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Texas Executes Man Who Killed at 17

Punishment: Gerald Mitchell's lawyers argued that death should not apply to crimes committed as a juvenile.

October 23, 2001|Associated Press

HUNTSVILLE, Texas — A man who spent nearly half of his life on death row was executed by injection Monday night for a murder he committed at the age of 17.

Before he was put to death, Gerald Mitchell apologized to the mother of his victim.

"I am sorry for the pain. I am sorry for the life I took from you. I ask God for forgiveness and I ask you for the same," the 33-year-old convicted killer said, looking at Diane Marino, whose son, Charles, he killed.

He then turned to his family and friends, advising them to be strong. His sister, Marsha, sobbed and slid to her knees on the floor of the witness area.

By the time he was arrested for shooting three people in 1985, killing two of them, Mitchell had a history of robbery and theft and had been expelled from an alternative school.

Mitchell's attorneys, some mental health groups and death penalty opponents had contended that his age at the time of the crime should have kept him from the Texas death chamber.

"Execution should not be the consequence of juvenile crime, no matter how horrendous," said Michael Faenza, president and chief executive of the Virginia-based National Mental Health Assn.

Mitchell's lawyers had asked the Supreme Court to block his execution, arguing that the penalty would violate international law. The high court on Monday turned down the request.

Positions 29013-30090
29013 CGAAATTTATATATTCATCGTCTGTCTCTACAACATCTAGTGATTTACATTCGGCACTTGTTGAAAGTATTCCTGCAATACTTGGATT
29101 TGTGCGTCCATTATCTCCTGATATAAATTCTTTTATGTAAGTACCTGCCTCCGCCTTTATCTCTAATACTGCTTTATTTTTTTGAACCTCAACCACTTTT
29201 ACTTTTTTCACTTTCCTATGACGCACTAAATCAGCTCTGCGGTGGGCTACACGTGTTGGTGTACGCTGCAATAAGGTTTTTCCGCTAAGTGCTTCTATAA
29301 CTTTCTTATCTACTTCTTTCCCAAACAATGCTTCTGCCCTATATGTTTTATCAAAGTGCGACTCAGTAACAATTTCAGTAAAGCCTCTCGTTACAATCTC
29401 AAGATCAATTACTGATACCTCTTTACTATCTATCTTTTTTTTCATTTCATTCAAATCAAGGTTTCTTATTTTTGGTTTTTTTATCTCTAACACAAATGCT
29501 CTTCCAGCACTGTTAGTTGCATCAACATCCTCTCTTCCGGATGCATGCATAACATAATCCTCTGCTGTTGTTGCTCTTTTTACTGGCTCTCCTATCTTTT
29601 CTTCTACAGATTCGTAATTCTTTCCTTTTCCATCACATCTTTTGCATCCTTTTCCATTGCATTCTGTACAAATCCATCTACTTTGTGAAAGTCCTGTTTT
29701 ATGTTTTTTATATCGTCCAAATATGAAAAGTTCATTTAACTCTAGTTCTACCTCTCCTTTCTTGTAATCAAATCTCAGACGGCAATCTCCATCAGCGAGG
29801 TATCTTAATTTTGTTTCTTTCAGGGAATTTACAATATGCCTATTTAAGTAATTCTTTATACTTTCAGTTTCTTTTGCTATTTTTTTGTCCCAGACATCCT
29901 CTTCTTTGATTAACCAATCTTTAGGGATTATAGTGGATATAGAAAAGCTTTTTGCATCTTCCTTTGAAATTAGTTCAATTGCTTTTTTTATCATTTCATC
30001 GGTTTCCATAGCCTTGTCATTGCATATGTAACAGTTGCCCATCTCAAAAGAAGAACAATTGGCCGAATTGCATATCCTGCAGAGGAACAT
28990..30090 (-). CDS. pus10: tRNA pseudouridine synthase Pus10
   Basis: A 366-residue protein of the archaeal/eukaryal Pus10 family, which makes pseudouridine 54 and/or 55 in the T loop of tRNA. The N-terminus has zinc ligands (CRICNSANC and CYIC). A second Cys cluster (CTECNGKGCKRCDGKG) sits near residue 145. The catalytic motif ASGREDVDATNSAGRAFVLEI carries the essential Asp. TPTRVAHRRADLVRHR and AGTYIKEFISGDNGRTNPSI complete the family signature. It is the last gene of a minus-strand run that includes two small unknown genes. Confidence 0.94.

Congress has never ratified provisions in treaties that would bar capital punishment for those convicted of crimes when they were younger than 18.

But in asking for a high court review of the case, Mitchell's lawyers contended that customary international law is law in the United States and that a "clear international consensus" has developed against executing people who were under 18 at the time of their offense.

The Supreme Court has ruled that a defendant's rights were not violated when the death sentence was imposed on a murder convict who was at least 16 at the time of the offense. And Texas law allows the death sentence to be imposed on those convicted of capital murder at age 17.

Mitchell was condemned for killing Marino, 20, in June 1985 after Marino and his brother-in-law, Kenneth Fleming, tried to buy $1 worth of marijuana from Mitchell, court records show. That same day, Mitchell shot and killed Hector Munguia, 18, while trying to rob him.

Mitchell had received two 60-year sentences for the Munguia and Fleming shootings.

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